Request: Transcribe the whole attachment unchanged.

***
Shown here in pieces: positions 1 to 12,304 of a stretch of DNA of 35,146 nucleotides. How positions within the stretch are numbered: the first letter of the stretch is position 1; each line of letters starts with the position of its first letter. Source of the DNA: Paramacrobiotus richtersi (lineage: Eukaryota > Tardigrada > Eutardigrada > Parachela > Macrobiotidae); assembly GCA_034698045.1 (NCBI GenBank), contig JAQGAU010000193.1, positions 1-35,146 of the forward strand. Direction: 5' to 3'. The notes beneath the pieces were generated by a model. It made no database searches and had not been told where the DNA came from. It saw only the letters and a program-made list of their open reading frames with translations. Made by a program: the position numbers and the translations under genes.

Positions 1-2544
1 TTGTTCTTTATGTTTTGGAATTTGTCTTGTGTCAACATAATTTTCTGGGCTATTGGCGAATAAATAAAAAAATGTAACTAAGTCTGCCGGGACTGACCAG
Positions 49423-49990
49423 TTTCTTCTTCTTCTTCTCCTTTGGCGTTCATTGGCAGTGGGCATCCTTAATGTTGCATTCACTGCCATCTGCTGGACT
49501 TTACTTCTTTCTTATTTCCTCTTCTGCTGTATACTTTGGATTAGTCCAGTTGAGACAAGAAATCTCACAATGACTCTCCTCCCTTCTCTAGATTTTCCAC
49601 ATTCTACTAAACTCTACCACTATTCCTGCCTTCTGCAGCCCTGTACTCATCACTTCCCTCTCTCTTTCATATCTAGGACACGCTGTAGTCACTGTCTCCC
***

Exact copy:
Shown here in pieces: positions 1 to 12,304 of a stretch of DNA of 35,146 nucleotides. How positions within the stretch are numbered: the first letter of the stretch is position 1; each line of letters starts with the position of its first letter. Source of the DNA: Paramacrobiotus richtersi (lineage: Eukaryota > Tardigrada > Eutardigrada > Parachela > Macrobiotidae); assembly GCA_034698045.1 (NCBI GenBank), contig JAQGAU010000193.1, positions 1-35,146 of the forward strand. Direction: 5' to 3'. The notes beneath the pieces were generated by a model. It made no database searches and had not been told where the DNA came from. It saw only the letters and a program-made list of their open reading frames with translations. Made by a program: the position numbers and the translations under genes.

Positions 1-2544
1 TTGTTCTTTATGTTTTGGAATTTGTCTTGTGTCAACATAATTTTCTGGGCTATTGGCGAATAAATAAAAAAATGTAACTAAGTCTGCCGGGACTGACCAG
Positions 49423-49990
49423 TTTCTTCTTCTTCTTCTCCTTTGGCGTTCATTGGCAGTGGGCATCCTTAATGTTGCATTCACTGCCATCTGCTGGACT
49501 TTACTTCTTTCTTATTTCCTCTTCTGCTGTATACTTTGGATTAGTCCAGTTGAGACAAGAAATCTCACAATGACTCTCCTCCCTTCTCTAGATTTTCCAC
49601 ATTCTACTAAACTCTACCACTATTCCTGCCTTCTGCAGCCCTGTACTCATCACTTCCCTCTCTCTTTCATATCTAGGACACGCTGTAGTCACTGTCTCCC